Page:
Season 34

All’s Well That Ends Well

by William Shakespeare
directed by Drew Martin*

April 18 –May 24, 2015

Previews: 4/18, 4/21 & 4/22 @7:30; 4/19 @7pm
Opening: Thursday, 4/23 @7:30pm
Regular Run:Thursdays, Fridays and Saturdays @ 7:30pm; Sundays at 3:00pm

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When you’re an orphaned woman in a man’s world, there aren’t too many options. But Helena won’t be held back by expectations, and her beloved won’t know what hit him. This mafia-set production of one of Shakespeare’s prickliest comedies asks the question: how far is too far to get what we want? 

Cast:

Helena: Melanie Derleth*
Bertram: Luke Daigle
Parolles: Jeremy Trager
Countess: Susie Griffith
King: Rich Logan
Lavatch: Sean Sinitski♦
Lafew: Sandy Elias♦
Widow: Kimberly Logan♦
First Lord: Matt Pierce
Second Lord: Nick Mikula
Diana: Heather Chrisler
Duke/Gentle Astringer: Michael Reyes
1st Soldier: Madison Niederhauser
Rinalda/Mariana: Rinska Carrasco
 

 

Production Team:

Stage Manager: Jason Crutchfield*
Production Manager: Emmaline Keddy-Hector^
Scenic Designer: Alan Donahue
Lighting Designer: Maya Michele Fein
Costume Designer: Theresa Ham♦
Props Designer: Scott Dickens
Sound Designer: Jeffrey Levin
Technical Director
:
 Joe Schermoly♦
Vocal Coach: Tom Wells
Dialect Coach: Jason A. Fleece*
Assistant Director: Conner Wilson
Dramaturg: Annaliese McSweeney^
Assoc. Production Manager: Krista Mickelson
Stage Management Intern:
 Adam Greye
Asst. Lighting Designer: Jesse Itskowitz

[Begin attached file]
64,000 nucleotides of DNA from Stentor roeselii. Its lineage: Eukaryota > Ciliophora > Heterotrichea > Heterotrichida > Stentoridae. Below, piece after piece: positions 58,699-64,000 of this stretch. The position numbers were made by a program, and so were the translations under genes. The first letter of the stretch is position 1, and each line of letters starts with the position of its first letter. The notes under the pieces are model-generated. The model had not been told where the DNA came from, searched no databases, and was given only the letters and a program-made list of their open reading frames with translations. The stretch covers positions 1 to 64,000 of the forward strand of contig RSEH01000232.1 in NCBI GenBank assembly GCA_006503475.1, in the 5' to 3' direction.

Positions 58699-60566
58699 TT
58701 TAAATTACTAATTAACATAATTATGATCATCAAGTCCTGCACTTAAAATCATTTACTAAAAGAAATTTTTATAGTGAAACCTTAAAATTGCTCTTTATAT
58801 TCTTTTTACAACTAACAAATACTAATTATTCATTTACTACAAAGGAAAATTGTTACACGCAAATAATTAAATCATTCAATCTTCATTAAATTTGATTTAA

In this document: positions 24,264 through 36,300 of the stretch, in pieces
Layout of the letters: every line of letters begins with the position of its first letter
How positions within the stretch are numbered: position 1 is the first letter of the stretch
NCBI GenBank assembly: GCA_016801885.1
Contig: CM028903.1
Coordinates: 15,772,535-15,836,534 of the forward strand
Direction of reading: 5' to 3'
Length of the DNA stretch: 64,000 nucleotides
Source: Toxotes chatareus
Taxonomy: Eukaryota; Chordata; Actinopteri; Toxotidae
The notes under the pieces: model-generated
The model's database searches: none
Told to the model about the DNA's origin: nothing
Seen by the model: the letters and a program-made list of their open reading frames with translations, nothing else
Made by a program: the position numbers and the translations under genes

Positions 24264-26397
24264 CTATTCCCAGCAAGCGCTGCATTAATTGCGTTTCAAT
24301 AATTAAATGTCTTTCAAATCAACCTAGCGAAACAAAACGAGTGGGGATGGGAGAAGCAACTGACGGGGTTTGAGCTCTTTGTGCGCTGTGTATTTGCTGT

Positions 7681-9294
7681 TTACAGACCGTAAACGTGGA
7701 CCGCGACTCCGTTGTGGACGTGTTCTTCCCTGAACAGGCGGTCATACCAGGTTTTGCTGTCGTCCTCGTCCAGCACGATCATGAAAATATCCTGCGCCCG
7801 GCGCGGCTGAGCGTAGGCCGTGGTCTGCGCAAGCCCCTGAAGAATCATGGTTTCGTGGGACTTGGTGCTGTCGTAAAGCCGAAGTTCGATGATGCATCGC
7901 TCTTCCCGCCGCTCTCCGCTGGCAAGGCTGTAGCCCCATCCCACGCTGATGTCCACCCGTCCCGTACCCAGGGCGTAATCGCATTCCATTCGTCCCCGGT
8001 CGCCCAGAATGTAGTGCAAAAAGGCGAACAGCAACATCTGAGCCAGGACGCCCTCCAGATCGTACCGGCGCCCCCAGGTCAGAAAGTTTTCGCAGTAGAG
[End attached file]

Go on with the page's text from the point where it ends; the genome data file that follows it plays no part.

Graphic DesignSeam Studios
Photographer: Johnny Knight     

*Ensemble Member    ♦Artistic Associate    ^ Stage Left Staff

The designation of “Jeff Recommended” is given to a production when at least ONE ELEMENT of the show was deemed outstanding by the opening night judges of The Joseph Jefferson Awards Committee. The entire production is then eligible for nomination for awards at the end of the season.
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Press

“If ‘All’s Well That Ends Well’ is, as some critics insist, a ‘problem comedy,’ then director Drew Martin, by setting the play in the Mafia-land of television’s popular series, “The Sopranos,” has smeared, if not completely erased, the comedy’s challenges by darkening the dramatics and upping the merriment, giving Stage Left Theatre a most happy surprise.” — Aaron Hunt, New City

“Skilled director Drew Martin, helming Stage Left Theatre’s ‘All’s Well That Ends Well,’ transforms the setting of the play to mid-20th century America, and in doing so explores the play’s themes of power and gender politics in a remarkably refreshed way. Cemented by a capable cast, “All’s Well” is a quality finish to Stage Left’s 33rd season. Indeed, though it is Martin’s unique vision that pulls us in, it is the talent and skill of his cast that keeps us enthralled. Derleth is luminous as Helena, Griffith commanding as the Countess, Chrisler a spitfire as Diana. Kimberly Logan, as the Miami-based Widow of the second act, is comic gold, and Rich Logan is wonderful as the King. It is Trager, however, that steals the show, offering a layered performance as Parolles, a character that undergoes the most transformation out of any in the play.” —Colleen Cottet, Edge